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January 31, 2014

South Africa | Education

British Council and South Africa sign DOI

bc-south-africa-sign-doi.jpgThe British Council has signed a Declaration of Intent to work with the South African government to raise ELT standards, reports the PIE (Professionals in International Education) News.

The British Council has signed a Declaration of Intent (DOI) to work with the South African Department of Basic Education (DBE) to improve the country’s English as a First Additional Language (EFAL) programming and delivery. The signing of the DOI comes following the meeting of UK Secretary of State for Education, Michael Gove and South African Minister of Basic Education, Angie Motshekga at last week’s Education World Forum.

A key component of the collaboration centres on improving the quality of teaching of English in schools through implementing two Teacher Training Courses, the Certificates in Primary and Secondary English Language Teaching (CiPELT and CiSELT).

The project will affect all state schools in South Africa and aims to reach 300,000 teachers and 10 million learners, which accounts for approximately 18% of the population.

Caroline Grant, English Language Advisor at British Council South Africa, commented: “As the late Nelson Mandela once said, ‘Education is the most powerful weapon which you can use to change the world, so it is fantastic to see this Declaration of Intent formalising an important educative collaboration between the UK and South Africa.”

Read the full article from The PIE News.

Photo: British Council Chief Executive, Martin Davidson and Chief Director of South Africa Department of Basic Education, Carol Nuga-Deliwe sign the DOI. The PIE News.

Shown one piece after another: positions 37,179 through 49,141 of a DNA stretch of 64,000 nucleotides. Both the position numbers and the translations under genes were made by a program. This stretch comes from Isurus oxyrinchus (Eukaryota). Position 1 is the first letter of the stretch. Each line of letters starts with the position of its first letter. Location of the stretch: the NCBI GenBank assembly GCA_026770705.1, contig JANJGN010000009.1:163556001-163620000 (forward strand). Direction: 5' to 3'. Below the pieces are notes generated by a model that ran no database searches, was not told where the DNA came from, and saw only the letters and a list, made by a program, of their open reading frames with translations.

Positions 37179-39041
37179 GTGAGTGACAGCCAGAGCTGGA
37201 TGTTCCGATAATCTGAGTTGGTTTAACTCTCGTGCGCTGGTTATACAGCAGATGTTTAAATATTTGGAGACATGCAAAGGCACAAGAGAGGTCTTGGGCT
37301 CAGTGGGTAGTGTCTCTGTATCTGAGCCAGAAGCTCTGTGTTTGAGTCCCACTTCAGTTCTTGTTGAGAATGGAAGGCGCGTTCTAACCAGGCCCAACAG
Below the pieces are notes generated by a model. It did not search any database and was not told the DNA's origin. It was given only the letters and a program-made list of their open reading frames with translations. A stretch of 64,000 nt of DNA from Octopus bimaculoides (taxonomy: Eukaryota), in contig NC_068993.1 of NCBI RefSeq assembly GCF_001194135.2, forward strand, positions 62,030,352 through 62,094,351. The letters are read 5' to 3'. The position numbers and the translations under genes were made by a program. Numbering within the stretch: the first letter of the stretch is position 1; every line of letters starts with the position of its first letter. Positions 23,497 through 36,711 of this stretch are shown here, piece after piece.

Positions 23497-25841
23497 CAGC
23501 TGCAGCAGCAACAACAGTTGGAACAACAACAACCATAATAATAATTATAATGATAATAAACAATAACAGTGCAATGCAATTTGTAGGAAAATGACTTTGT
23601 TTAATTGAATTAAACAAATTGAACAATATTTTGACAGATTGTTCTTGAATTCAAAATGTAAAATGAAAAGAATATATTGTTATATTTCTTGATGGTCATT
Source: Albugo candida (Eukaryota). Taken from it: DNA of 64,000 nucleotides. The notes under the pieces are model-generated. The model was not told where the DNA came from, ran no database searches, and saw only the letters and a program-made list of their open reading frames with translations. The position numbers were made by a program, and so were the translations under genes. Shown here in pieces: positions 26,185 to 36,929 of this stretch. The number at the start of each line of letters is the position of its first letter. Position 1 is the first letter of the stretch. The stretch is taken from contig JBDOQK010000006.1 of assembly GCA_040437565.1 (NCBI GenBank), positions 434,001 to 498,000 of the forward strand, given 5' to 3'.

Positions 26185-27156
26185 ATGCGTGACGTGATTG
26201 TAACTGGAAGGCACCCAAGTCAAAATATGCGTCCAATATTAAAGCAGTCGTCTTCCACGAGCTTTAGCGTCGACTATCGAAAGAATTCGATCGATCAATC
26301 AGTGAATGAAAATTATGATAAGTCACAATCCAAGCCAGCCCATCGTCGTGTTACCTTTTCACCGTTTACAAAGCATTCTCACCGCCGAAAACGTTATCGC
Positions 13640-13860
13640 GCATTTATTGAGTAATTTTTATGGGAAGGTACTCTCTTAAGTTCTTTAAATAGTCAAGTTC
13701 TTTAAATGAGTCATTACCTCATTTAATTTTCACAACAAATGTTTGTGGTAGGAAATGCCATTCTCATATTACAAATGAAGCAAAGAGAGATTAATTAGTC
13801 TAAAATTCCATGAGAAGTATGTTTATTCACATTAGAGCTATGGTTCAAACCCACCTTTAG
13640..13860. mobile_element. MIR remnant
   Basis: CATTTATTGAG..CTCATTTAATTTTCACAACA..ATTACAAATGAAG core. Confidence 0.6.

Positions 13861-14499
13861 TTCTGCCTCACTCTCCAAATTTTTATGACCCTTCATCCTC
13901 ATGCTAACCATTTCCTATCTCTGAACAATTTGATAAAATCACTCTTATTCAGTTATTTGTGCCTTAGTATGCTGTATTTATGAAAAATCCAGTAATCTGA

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August 29, 2013

South Africa

South Africa: Growth in EFL, sector unites to lobby government

teach-English-in-South-Africa.jpgThe PIE (Professionals in International Education) News recently reported on growth in the EFL industry in South Africa, driven by renewal in interest from traditional European markets and a boom from neighbouring African countries.

The English language travel industry in South Africa saw growth in both student numbers and weeks from 2011 to 2012 and providers are bullish about 2013 after a solid first half of the year according to the national association of English language centres, EduSA.

Improved numbers are driven by renewal in interest from traditional European markets and a boom from neighbouring African countries. But, while the industry supports 16,000 jobs and contributes R 2.5 billion (US$ 2.4 million) to the national economy, the sector is striving for government support and more widespread accreditation.

“EduSA schools are showing improved numbers for 2013 when compared to both 2012 and 2011,” EduSA Chairman and director of Bay Language Shaun Fitzhenry told The PIE News.

Read the full article from The PIE News.

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About South Africa

This page contains an archive of all entries posted to ELT News in the South Africa category. They are listed from newest to oldes.

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